8. The method of claim 6 wherein the function of the tape speed is a linear function (100) of the tape speed.
  9. The method of claim 6 wherein the function of the tape speed is a nonlinear function (105) of the tape speed.
  10. The method of claim 6 wherein the tape tension is increased as the tape speed increases and the tape tension is decreased as the tape speed decreases.
Description
FIELD OF THE INVENTION

This invention relates, in general to, tape drive systems and, more particularly to, a system and method for controlling contact pressure between a magnetic tape and a tape drive transducer head.

BACKGROUND OF THE INVENTION

In tape recording devices, the pressure between the tape and transducer head is critical. If the contact pressure is too low, the tape will "fly" off of the head causing poor recording performance. If the contact pressure is too high, the tape will kink or tear.

It is typically desirable for the tape to remain in contact with the read/write head. Optimal recording performance is achieved with a minimum spacing between head and tape. A constant tension is typically applied to the tape to minimize the spacing between the head and the tape.

At high velocities, air is often pulled in between the head and tape causing a positive pressure air bearing. The positive pressure air bearing opposes the constant tape tension and separates the tape from the head causing the tape to fly. As tape speed increases, so does the force separating the tape from the head. As the head/tape spacing increases, recording performance degrades. Typical tape speed above 3 meters per second (m/s) causes tape flying and consequent poor recording performance.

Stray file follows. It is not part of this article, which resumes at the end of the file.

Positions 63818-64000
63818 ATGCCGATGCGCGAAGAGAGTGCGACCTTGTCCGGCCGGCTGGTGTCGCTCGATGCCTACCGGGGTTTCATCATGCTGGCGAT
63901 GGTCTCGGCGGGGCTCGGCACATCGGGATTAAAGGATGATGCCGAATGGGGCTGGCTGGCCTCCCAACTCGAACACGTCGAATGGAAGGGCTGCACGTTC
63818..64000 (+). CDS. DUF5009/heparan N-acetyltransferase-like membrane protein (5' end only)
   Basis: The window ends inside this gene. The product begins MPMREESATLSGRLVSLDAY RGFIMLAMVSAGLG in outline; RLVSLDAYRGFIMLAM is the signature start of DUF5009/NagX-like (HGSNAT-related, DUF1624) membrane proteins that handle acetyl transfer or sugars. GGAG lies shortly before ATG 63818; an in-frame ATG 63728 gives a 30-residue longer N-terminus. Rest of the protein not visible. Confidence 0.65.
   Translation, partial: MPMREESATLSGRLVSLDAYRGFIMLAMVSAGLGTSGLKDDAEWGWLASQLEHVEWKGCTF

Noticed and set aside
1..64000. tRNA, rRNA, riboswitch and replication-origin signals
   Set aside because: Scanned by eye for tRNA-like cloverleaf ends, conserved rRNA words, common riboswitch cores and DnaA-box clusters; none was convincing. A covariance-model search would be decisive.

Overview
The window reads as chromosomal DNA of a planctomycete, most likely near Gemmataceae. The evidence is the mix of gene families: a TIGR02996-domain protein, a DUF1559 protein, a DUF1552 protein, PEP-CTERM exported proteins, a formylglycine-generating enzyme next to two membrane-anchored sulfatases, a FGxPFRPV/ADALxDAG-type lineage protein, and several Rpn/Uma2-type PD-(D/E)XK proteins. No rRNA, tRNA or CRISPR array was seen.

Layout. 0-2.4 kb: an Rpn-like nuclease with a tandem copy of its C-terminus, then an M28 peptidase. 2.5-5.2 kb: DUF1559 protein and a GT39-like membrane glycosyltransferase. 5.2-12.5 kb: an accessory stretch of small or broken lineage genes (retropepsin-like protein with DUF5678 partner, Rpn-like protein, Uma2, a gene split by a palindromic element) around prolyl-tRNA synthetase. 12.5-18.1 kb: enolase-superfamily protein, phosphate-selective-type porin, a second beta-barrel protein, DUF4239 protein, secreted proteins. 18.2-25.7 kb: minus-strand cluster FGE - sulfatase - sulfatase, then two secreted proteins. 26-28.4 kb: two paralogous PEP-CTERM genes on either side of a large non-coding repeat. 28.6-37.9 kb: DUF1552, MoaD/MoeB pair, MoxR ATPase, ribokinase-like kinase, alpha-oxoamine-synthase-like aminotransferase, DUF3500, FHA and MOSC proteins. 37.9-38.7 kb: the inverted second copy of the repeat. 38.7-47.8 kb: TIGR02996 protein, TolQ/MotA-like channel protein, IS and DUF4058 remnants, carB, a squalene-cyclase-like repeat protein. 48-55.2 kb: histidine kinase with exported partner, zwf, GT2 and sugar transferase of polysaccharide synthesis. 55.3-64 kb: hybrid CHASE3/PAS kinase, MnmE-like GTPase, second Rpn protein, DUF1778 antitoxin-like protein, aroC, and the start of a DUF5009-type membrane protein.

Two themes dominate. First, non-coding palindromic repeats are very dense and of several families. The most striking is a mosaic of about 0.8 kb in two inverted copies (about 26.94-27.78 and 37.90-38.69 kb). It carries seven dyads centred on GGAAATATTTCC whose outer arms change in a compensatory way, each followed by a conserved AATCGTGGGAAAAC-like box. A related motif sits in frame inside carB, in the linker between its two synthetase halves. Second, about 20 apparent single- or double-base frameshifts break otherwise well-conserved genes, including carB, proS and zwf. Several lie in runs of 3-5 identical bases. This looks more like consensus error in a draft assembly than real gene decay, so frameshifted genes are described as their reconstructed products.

Tape tension is often higher than necessary to keep the tape in contact with the head because the tape tension is constant and the force separating the tape from the head is variable. Since tape tension requires power dissipation to produce, unnecessary tape tension wastes power.

Prior attempts to reduce tape flying include providing transverse or longitudinal slots or gaps in the head. However, these slots or gaps often collect debris which can cause head or tape failure. Furthermore, machining or producing the gaps adds time and expense to the manufacturing process.